The West Highland Railway : the politics of promotion in late nineteenth century Scotland

McGregor, John Alexander (1998). The West Highland Railway : the politics of promotion in late nineteenth century Scotland. PhD thesis The Open University.



Popular histories have dealt generously with the West Highland Railway, authorised in 1889 and completed to Mallaigin in 1901. This study taps sources hitherto unavailable or under-utilised, to focus in much greater depth on railway development in the north west of Scotland after 1880, when the Callander & Oban route was completed and the Dingwall & Skye route was taken over by the Highland Company.

The general introduction identifies the wider social and economic issues which might be further pursued via the primary materials exploited here. It then reviews existing literature. Chapter 4 deals selectively with these issues, exploring the hopes invested in the new Glasgow-Fort William route.

After some discussion of the background, from the 1840s to the 1880s in Chapter 2, the West Highland Railway proper, opened to Fort William in 1894 and to Banavie in 1895, is examined in Chapter 3. Chapter 5 takes up the question of subsidy. Discussion then concentrates on the West Highland Mallaig Extension and the Treasury Guarantee which underpinned the Mallaig promotion (Chapters 6 and 7).

Other projects, including the Callander & Oban Railway's Ballachulish branch, the extension of the Dingwall & Skye route to Kyle of Lochalsh and the Invergarry & Fort Augustus Railway, necessarily appear. Ballachulish and the Great Glen are the principal topics in Chapter 8. It was impossible to ignore the activities of the Highland Railway in the Far North, or those of the Great North of Scotland Railway on the eastern margin of the Highlands. The main concentration, however, is on the West Highland Railway itself. Chapter 9 offers a limited postscript on the Mallaig Extension and the Treasury Guarantee after 1901.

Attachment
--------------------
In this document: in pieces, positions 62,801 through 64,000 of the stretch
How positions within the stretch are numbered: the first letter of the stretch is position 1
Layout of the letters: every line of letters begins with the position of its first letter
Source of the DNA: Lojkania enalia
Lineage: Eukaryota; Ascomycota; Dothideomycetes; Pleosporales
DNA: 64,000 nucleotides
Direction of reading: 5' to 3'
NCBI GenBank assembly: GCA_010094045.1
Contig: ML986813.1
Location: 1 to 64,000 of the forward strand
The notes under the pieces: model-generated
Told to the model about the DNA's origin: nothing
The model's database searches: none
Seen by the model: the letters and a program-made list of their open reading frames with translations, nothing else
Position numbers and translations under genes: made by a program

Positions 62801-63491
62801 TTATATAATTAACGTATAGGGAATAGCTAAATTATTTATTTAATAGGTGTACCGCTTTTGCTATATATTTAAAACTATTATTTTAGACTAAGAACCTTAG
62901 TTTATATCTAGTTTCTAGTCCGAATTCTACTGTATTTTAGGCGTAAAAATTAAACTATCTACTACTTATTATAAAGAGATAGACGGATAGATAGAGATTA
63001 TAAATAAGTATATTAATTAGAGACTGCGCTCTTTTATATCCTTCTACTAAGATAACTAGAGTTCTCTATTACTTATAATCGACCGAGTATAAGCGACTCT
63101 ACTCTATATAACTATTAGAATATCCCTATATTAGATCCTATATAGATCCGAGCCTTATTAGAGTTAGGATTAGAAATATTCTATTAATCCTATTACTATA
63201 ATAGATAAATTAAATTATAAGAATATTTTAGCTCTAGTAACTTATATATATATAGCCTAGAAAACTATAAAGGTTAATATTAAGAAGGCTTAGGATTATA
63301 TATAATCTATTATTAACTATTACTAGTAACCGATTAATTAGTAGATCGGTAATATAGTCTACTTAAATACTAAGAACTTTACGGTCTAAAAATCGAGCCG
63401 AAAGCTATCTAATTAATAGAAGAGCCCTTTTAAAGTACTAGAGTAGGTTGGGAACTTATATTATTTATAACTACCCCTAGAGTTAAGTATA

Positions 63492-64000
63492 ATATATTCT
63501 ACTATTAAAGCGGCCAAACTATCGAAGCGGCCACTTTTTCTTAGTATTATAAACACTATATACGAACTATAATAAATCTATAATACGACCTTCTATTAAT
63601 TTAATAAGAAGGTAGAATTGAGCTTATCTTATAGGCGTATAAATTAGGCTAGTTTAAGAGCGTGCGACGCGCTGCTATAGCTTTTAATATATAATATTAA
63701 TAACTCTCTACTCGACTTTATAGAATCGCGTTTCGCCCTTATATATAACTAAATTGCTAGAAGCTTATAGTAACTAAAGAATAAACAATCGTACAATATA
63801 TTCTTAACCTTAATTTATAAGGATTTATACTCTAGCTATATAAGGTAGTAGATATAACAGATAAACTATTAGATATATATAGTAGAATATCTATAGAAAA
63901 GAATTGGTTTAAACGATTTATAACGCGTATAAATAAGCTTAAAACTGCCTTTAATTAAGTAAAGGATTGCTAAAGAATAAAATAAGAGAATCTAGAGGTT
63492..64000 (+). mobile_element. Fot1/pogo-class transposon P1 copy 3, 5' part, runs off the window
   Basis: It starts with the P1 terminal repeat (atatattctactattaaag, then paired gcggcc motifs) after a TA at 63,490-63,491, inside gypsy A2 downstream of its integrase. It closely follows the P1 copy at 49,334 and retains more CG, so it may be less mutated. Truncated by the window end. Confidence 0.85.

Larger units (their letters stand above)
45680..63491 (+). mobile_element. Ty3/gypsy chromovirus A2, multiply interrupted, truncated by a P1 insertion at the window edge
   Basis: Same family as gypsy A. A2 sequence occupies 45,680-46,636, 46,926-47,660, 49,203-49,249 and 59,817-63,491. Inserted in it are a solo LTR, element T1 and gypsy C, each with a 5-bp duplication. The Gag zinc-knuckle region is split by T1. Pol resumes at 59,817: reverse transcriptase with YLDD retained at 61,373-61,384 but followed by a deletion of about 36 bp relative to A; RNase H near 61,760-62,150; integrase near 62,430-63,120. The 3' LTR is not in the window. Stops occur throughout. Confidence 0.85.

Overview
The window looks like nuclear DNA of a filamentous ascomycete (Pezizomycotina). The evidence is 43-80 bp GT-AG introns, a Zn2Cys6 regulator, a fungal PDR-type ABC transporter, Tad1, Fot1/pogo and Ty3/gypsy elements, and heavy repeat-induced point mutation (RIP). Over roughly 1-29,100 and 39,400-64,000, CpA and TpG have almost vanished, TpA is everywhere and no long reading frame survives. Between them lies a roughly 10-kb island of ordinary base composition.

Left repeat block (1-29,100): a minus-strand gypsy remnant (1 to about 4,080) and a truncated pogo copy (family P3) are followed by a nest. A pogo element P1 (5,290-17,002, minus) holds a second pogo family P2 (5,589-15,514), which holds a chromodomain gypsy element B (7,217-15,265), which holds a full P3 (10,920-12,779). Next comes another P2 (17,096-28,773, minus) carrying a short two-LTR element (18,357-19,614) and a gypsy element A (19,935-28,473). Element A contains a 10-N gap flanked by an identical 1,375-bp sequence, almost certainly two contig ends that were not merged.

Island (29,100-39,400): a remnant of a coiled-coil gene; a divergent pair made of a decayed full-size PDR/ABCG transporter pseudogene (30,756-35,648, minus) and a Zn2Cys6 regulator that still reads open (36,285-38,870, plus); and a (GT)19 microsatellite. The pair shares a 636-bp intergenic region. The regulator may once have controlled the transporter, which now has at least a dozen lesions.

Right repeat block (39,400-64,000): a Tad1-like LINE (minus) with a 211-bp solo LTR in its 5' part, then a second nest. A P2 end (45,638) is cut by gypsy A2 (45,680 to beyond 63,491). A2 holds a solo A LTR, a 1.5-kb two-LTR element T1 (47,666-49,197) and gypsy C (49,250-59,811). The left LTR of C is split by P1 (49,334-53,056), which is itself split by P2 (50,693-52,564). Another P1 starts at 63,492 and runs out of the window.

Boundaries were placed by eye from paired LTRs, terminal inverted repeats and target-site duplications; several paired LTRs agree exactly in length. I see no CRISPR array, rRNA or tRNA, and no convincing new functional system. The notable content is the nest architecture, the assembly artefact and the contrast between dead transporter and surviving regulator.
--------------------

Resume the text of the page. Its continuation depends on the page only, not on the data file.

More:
The West Highland promotion had several elements; creating a new railway to Lochaber and the west coast was not the only consideration. Though the West Highland was the single most important scheme in a remarkable burst of late nineteenth century projects in the North, described at the time as a latter-day 'Mania', contextualisation had to take account of wider and earlier railway politics. Essential background included not only the broad pattern of rail services in mid-Victorian Scotland, but also the onset of unrest in the western Highlands and Islands. Studies of agitation and reform in the crofting counties have not concentrated on transport. With transport, as with 'land', there are important Irish parallels. From these complexities emerged the possibility of a third rail route to the coast.

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